Lemon balm (Melissa officinalis L.)
Family: Lamiaceae


      Melissa officinalis, known as lemon balm, is a bushy perennial herb in the mint family Lamiaceae.
It is 50cm to 80cm tall with a four-edged, branching, sparsely-haired stalk. The opposed leaves, whose stalked stems vary in length, are broadly oval to heart-shaped and have an irregular crenate (rounded teeth) or serrate (small, sharp teeth) edge. The dark green upper surface of the leaf is sparsely haired and has very prominent veins.
      Pale white labial flowers, which are approximately 1cm in size, grow from the leaf axils in semi-verticils. The aroma of the flowers and crushed leaves is spicy-aromatic and strongly reminiscent of lemons. Lemon Balm flowers from June to September.

 melissa1 melissa2 

Historical information. The word Melissa is the abbreviated Middle Latin form of the Greek word melissóphyllon, which means ’bee leaf‘.  The name comes from the Greek word mélissa or mélitta meaning bee itself derived from meli meaning honey. Officinalis is New Latin and means ‘in use pharmaceutically’. In antiquity, Lemon Balm was cultivated as a food for bees. Virgil and Pliny reported that, due to its strong aroma, leaves of Lemon Balm were rubbed on new beehives to entice the bees.

      The medical use of Lemon Balm has a 2000 year old tradition. In the 10th century, Arab physicians used the plant to fortify the heart and to treat melancholy. In the Capitularies of Charlemagne the order was given for Lemon Balm to be planted in every cloister garden.
      Early herbalists and writers praised lemon balm for its medicinal and uplifting qualities. Eleventh century Persian physician and philosopher Avicenna was an early advocate for the use of lemon balm in treating depression/melancholy. According to an old Arabian proverb, “Balm makes the heart merry and joyful.”

      First century Greek physician Dioscorides wrote that lemon balm would promote menstruation, improve gout, remedy toothaches and if mixed with wine, could be used to treat scorpion stings and dog bites.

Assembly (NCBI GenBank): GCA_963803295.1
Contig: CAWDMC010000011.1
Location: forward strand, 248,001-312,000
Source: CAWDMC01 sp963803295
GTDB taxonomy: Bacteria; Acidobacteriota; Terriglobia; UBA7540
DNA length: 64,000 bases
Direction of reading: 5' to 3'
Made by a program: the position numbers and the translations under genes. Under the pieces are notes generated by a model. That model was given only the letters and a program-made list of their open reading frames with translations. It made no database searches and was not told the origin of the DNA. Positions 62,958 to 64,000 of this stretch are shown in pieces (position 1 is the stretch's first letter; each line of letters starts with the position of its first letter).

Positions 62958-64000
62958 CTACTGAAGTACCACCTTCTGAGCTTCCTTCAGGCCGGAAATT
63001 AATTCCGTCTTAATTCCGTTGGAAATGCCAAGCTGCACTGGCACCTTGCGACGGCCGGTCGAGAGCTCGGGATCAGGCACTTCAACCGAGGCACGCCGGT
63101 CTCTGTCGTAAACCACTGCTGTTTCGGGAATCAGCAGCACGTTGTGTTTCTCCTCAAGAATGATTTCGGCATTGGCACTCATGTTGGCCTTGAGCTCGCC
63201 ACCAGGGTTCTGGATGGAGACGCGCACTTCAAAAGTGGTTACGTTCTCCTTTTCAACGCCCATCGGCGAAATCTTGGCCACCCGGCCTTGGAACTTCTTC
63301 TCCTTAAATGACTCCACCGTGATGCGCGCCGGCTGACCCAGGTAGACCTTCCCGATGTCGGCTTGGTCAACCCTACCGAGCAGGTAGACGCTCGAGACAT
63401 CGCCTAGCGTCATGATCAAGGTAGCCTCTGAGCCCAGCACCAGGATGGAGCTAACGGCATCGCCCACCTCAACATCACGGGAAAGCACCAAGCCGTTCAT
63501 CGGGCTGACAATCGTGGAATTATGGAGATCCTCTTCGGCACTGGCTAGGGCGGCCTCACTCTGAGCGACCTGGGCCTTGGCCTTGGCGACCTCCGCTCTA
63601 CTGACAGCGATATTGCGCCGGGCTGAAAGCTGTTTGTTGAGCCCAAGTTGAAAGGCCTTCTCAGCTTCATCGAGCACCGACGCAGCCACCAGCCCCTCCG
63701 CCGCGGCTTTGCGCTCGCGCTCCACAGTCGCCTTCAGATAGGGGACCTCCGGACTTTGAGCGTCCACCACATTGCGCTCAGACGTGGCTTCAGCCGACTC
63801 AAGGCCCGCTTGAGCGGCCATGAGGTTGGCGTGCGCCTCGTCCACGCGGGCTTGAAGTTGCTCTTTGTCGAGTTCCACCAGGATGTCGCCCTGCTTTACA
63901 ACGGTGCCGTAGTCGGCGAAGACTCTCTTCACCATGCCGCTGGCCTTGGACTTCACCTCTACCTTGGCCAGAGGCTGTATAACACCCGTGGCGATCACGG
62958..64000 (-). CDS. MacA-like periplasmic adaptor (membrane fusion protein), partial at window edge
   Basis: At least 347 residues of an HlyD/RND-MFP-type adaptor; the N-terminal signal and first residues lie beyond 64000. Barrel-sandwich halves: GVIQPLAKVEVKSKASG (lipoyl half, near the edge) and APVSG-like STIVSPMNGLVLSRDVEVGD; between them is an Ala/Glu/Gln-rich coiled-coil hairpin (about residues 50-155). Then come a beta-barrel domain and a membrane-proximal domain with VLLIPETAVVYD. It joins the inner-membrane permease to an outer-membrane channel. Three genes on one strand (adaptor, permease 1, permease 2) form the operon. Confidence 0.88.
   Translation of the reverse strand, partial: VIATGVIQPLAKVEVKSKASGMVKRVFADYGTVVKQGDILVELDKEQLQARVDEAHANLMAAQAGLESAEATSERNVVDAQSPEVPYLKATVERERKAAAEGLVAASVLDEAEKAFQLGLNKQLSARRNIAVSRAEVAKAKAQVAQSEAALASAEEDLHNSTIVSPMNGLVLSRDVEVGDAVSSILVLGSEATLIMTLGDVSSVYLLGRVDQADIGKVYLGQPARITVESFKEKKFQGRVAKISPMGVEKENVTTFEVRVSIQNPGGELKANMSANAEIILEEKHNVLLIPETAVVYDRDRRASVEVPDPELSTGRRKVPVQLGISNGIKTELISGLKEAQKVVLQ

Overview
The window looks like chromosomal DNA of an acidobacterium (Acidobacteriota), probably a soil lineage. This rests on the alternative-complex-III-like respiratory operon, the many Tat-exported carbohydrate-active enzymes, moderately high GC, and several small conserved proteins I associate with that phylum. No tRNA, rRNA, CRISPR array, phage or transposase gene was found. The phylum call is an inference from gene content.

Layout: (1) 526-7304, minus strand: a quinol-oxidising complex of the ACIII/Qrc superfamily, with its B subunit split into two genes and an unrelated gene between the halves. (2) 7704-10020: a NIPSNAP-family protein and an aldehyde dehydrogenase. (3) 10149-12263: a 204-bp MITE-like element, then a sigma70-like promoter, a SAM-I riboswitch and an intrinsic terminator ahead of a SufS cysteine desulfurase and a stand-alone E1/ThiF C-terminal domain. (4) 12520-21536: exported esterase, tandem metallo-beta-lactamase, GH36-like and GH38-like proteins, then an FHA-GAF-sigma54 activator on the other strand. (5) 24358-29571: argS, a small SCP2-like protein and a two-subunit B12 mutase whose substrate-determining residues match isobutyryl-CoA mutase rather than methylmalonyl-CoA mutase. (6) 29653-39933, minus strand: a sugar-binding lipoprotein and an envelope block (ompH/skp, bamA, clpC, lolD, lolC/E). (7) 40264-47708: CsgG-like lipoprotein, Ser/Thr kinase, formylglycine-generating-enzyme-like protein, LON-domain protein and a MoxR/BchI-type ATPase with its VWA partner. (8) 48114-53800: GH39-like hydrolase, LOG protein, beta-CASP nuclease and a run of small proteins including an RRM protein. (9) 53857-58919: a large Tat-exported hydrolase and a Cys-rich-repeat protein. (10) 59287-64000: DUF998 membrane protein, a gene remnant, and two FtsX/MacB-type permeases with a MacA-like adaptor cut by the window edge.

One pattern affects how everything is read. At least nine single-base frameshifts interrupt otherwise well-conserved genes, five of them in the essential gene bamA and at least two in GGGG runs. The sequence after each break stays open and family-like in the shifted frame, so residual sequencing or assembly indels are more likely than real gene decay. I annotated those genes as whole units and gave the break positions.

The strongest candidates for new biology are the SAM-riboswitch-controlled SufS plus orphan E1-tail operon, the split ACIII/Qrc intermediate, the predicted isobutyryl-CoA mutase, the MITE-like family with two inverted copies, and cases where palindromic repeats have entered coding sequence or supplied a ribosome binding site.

Geographic Distribution. Lemon balm is native to south-central Europe, North Africa, the Mediterranean region, and Central Asia. In North America, it has escaped cultivation and spread into the wild. 

Habitat. Woodland garden sunny edge, dappled shade, shady edge.

Chemical composition. Although over 100 chemicals have been identified in Lemon balm, the main components of the essential oil are citral (neral and geranial), citronellal, linalool, geraniol and (β-caryophyllene-oxide. Lemon balm's lemony flavor and aroma are due largely to citral and citronellal, although other phytochemicals, including geraniol (which is rose-scented) and linalool (which is lavender-scented) also contribute to lemon balm’s scent.

      Lemon balm is high in flavonoids, which can have an antioxidant effect. Other phytochemicals in lemon balm which may provide antioxidant activity include phenolic acids, terpenes, rosmarinic acid and caffeic acids. Lemon balm also contains tannins, which are astringent and contribute to lemon balm’s antiviral effects, and eugenol acetate, which is believed to be one of the phytochemicals responsible for lemon balm’s reported antispasmodic effect. 

Medicinal uses. Lemon balm has a long history of medicinal use for a variety of ailments. The plant was believed to remedy so many different conditions that it was once considered “an herbal cure-all". Although it has been used primarily for depression/anxiety, insomnia and dyspepsia, the long list of maladies for which lemon balm has traditionally been used also include bronchitis, asthma, coughs, fever, menstrual problems, hypertension, migraines, shock, vertigo, eczema/skin problems, gout, insect bites/stings, snake bites and skin infections. Some even believed the plant would remedy baldness.

      Lemon balm has a long-standing reputation as a calming and uplifting herb, and recent research has begun to confirm this traditional use. The hydroalcoholic extract exhibited sedative effects on the central nervous system in animal studies. A study published in 2004 in Psychosomatic Medicine involving human volunteers showed that a 600 mg dose of standardized M. officinalis extract improved mood, calmness and alertness, and a 300 mg dose increased the subjects’ mathematical processing speed.

      Historically, lemon balm was believed to sharpen memory and a 2002 study demonstrated that while lemon balm did not improve memory measures like word recall and spatial and numeric memory, it did improve attention. However, a study published in 2003 showed that 1600 mg of dried leaf improved memory and calmness. The authors suggest that the effect on mood and cognitive performance may make lemon balm useful in the treatment of Alzheimer’s disease.

      Lemon balm has documented antiviral effects. Some studies involving human subjects have shown that topical preparations of lemon balm are effective against herpes simplex.



Useful links:
The Herb Society of America: Lemon Balm Guide
University of Maryland Medical Center: Lemon balm